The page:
4) exploits & adventures of brigadier gerard by sir arthur conan doyle
5) willful creatures by aimee bender

that's as far as i go. it's a new year, suddenly, and countless prospects are already appearing on the horizon. this'll be a good year for the bookish types, i can feel it.

until next time, friends.

"read that book!"

Monday, January 12, 2009

2008 Pages (list version)

In honor of end of year lists, here are a few 2008 lists about books.

Five Books I...

...Read & Loved (Newly Published in 2008)

  1. The Tsar's Dwarf by Peter H. Fogtdal
  2. The View From the Seventh Layer by Kevin Brockmeier
  3. Serena by Ron Rash
  4. City of Thieves by David Benioff
  5. Outlander by Gil Adamson

...Read & Loved (published prior to 2008)
  1. Selected Poems (1945-2005) by Robert Creeley
  2. Savage Beauty: The Life of Edna St. Vincent Millay by Nancy Milford
  3. Poachers by Tom Franklin
  4. No Shortcuts to the Top by Ed Viesturs
  5. Herland by Charlotte Perkins-Gilman

...Intended To Read, Really Wanted To, But Didn't
  1. 2666 by Roberto Bolano
  2. Out of Africa by Isak Dinesen
  3. Burning Down the House by Charles Baxter
  4. Other Colors by Orhan Pamuk
  5. Unaccustomed Earth by Jhumpa Lahiri

...Think Look Good That Other People Read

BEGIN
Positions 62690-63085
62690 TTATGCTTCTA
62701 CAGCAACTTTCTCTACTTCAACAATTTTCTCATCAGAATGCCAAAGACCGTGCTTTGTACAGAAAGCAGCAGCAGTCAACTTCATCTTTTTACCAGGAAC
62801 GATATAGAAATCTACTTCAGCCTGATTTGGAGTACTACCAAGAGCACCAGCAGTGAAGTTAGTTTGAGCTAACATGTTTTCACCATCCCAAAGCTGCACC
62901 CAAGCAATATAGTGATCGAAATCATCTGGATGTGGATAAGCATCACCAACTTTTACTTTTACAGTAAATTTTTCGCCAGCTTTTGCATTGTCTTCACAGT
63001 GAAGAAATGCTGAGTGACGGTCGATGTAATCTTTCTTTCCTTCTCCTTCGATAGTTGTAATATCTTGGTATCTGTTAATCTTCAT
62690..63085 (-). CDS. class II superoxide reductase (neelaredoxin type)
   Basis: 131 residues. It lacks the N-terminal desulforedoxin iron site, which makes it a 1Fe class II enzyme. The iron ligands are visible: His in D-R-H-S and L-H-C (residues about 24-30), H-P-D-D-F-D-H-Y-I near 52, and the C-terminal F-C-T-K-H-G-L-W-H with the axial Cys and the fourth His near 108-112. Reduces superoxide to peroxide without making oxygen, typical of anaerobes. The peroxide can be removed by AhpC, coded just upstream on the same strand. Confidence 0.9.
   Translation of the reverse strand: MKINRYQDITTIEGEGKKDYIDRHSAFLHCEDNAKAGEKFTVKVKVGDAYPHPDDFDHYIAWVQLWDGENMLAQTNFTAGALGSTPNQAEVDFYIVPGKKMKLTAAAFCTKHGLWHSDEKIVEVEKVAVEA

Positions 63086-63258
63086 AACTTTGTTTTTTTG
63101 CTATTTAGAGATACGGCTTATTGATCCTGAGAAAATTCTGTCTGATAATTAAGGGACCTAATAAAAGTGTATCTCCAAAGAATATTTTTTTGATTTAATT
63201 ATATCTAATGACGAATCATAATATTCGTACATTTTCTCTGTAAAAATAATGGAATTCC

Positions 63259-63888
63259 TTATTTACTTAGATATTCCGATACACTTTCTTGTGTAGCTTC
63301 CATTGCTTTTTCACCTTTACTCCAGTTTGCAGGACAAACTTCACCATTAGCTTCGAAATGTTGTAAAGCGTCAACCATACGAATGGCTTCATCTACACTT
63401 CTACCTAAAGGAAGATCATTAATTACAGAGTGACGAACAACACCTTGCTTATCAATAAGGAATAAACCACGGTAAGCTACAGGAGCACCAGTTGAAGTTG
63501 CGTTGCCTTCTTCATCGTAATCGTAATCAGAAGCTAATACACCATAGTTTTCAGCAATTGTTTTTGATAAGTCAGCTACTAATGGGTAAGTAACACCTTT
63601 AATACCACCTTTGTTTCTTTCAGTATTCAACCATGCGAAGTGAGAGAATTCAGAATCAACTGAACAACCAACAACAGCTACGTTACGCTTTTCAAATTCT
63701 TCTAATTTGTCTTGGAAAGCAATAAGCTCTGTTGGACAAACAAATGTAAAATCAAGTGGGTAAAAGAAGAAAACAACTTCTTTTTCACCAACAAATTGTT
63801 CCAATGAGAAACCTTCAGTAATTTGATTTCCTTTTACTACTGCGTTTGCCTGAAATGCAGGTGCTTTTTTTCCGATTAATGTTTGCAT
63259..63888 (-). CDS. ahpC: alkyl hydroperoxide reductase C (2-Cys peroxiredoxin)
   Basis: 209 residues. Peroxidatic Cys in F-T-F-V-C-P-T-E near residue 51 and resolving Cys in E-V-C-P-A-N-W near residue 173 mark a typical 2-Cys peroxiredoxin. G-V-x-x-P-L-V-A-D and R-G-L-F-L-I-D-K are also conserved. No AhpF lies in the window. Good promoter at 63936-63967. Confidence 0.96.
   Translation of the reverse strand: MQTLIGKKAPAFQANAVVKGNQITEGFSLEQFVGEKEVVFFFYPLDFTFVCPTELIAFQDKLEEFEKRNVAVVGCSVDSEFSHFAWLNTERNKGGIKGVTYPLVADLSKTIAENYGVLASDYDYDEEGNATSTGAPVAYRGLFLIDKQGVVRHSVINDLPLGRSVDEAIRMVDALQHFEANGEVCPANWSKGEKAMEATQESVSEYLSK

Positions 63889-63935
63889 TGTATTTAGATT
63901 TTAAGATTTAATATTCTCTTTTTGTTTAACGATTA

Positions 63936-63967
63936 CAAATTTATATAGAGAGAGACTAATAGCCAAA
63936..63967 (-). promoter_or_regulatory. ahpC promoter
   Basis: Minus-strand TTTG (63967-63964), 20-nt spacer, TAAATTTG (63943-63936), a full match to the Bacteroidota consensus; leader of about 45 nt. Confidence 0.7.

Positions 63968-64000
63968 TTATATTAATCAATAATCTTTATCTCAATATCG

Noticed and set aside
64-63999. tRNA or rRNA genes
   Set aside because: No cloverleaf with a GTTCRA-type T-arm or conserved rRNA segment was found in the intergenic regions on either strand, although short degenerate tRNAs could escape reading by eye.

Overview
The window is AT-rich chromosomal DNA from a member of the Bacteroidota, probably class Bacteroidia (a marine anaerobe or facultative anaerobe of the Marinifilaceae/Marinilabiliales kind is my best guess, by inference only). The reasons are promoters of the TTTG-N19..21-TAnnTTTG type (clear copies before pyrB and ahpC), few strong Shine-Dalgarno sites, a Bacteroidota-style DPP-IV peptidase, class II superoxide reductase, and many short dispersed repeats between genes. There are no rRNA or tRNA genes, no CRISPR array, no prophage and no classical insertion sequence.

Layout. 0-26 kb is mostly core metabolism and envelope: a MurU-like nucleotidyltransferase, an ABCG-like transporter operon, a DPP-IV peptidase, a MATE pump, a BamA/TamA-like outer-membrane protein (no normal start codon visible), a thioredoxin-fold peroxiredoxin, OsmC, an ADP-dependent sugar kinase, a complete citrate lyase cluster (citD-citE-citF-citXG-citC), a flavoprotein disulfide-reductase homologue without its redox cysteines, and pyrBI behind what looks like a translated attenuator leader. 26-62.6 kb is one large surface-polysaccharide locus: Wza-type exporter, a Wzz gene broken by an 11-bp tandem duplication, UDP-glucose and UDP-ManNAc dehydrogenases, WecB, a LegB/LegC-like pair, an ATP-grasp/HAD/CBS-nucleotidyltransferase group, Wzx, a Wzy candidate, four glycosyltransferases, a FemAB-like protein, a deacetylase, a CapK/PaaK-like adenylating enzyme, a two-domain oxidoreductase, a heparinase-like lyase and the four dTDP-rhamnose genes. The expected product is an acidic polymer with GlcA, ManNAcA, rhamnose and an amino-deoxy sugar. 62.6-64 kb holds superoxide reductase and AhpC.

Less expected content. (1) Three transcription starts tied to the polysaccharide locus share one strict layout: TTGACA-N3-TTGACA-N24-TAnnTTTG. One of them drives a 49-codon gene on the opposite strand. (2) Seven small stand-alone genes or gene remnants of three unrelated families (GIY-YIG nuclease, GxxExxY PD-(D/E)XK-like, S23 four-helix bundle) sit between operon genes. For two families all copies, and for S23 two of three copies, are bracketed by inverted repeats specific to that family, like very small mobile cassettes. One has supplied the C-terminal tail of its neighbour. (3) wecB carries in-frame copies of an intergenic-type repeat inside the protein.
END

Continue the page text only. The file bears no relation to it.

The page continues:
1. Machine by Peter Adolphsen
  2. As a Friend by Forrest Gander
  3. Farther Along by Donald Harrington
  4. The Invention of Morel by Alfredo Bioy Casare
  5. A Better Angel by Chris Adrian

Friday, January 2, 2009

The Blog Influence

by Sarah Marine

The latter part of 2008 was an ongoing conscious incorporation of more and more technology in my life. For starters, I started watching TV. Secondly, the online presence of our bookshop became a cornerstone for immediate conversation and anticipated reviews from co-workers. I feel that the Inside Flap has worked to create a shop vibe in which we all know what we’re losing our minds over, what we’re lukewarm about and created more frequent avenues for excited discussion. It has also inspired in us the desire to explore the greater possibilities for booktalk online. We’ve discussed an online lit mag.(which I predict may be forever doomed to idea stage), expanded onto Facebook and developed relationships with others who have found the blog medium to be a revolutionary tool for cross-country networking and reading recommendations. Overall, we may have been late to the scene, but nonetheless are embracing it. With all that’s going on in the publishing world, in the economy, it has added a dimension to the bookshop that has pumped SUPERBOOKLOVE into every day.